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Anna Bolena

For the first time in years opening night at the Metropolitan Opera was a total triumph.
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For the first time in years opening night at the Metropolitan Opera was a total triumph.

What makes the achievement more remarkable is that the opera being performed is of historic significance but has none of the qualities that makes for a staple of the repertory. In fact Donizetti's "Anna Bolena" was making its Met debut -- 179 years after its premiere in Milan in 1830!!! It is dramatic, melodious and well-wrought, but compared to Donizetti's masterpieces, let alone those of his contemporary Bellini, it pales.

"Anna Bolena" is Donizetti's account of the unhappy final days of one of the early wives of King Henry VIII. 19th century opera librettists were not concerned with historical accuracy. They wanted plots that fit the conventions of their art, which was manufactured like Hollywood films a century later. I don't know the particulars of Ann Boleyn's ill-fated marital career but here it is depicted with the same grim relish as the fictional plot of "La Gioconda." It is the stuff of jealousy and revenge. Like other works of the bel canto period, it has a mad scene.

There is only one reason even to consider mounting it -- a spectacular dramatic soprano. And the Met has one in Anna Netrebko. It is a score with a huge range and many treacheries, but at no point did the fearless Netrebko give any indication that there were difficulties. Her voice was sure and luminous throughout and at its most radiant in the dramatic outbursts. In a break with tradition Netrebko gets a solo call when the final curtain falls. The house went wild. There was an impression of almost girlish joyousness on her face as she realized what she had achieved.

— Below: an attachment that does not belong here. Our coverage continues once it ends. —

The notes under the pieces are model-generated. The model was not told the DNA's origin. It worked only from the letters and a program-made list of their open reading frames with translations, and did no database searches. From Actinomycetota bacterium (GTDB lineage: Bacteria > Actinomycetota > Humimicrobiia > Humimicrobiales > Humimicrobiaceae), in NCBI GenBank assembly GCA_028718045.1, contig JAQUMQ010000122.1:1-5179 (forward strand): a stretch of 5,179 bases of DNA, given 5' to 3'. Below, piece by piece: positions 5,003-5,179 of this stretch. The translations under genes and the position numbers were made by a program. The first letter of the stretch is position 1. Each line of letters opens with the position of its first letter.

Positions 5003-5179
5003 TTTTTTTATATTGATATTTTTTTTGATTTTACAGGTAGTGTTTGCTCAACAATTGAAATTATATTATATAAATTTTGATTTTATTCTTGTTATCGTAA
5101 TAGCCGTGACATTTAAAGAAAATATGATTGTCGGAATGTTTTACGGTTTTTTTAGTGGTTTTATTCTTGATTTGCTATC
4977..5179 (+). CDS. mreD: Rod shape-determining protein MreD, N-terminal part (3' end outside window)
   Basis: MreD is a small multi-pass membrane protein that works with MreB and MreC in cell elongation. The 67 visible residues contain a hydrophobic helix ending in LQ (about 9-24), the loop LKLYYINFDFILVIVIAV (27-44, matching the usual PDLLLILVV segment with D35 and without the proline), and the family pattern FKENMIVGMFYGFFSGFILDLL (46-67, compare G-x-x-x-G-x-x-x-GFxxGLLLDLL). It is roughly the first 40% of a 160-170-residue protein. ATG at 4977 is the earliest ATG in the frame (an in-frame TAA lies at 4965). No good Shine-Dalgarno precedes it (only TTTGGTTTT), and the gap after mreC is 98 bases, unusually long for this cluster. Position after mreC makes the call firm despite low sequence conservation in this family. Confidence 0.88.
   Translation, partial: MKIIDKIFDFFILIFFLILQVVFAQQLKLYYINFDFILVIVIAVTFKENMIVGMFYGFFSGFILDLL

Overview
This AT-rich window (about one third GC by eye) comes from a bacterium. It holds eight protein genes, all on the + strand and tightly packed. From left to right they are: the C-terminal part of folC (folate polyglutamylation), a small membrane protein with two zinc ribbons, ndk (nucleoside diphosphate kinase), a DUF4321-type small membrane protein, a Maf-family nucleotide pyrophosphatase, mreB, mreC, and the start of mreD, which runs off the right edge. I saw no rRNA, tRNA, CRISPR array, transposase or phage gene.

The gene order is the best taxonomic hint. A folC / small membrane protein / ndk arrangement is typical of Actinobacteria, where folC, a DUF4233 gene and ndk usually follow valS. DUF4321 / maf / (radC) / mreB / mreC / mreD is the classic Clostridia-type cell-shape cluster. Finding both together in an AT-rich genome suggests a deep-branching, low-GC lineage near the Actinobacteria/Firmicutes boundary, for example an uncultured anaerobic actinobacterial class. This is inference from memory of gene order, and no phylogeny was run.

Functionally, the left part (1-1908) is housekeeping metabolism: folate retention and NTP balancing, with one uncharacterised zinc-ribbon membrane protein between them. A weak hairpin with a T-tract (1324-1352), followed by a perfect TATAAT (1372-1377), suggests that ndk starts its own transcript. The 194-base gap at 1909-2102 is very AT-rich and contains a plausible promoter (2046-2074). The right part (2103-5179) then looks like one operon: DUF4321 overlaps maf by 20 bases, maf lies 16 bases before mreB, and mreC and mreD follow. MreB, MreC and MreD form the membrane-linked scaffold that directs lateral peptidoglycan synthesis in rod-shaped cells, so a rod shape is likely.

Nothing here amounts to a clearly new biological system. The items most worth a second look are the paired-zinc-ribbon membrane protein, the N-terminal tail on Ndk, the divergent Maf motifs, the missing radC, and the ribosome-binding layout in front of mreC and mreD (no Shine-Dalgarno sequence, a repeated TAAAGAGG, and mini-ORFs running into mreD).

The score presents similar difficulties for the others, but the Met assembled an impressively first rate team of singers. (A Russian friend noted, with pride, that three of them, including Netrebko, were Russian.) Ann's rival, Lady Jane Seymour, or Giovanna Seymour, is sung with enormous power and beauty by mezzo Ekaterina Guberova. The fickle Henry was sung by Ibdar Abdrazakov, who has a huge, beautiful bass voice.

American tenor Stephen Costello has a rich tenor voice, which negotiated the coloratura passages with great brio and the moments of passion with convincing fervor. American mezzo Tamara Mumford sang the role of the court minstrel Smeaton with enormous beauty and force.

The physical production by Robert Jones conveys the grace and formality of Tudor England beautifully. It is lit dramatically and sombrely by Paule Constable. Jenny Tiramani's costumes are sumptuous, especially her gowns for the female rivals. David McVicar's staging is straightforward and effective, especially his final bit of business for Anna.

This was an evening that achieved brilliantly the restoration of an opera never destined for great popularity but immensely worthy of being remembered.

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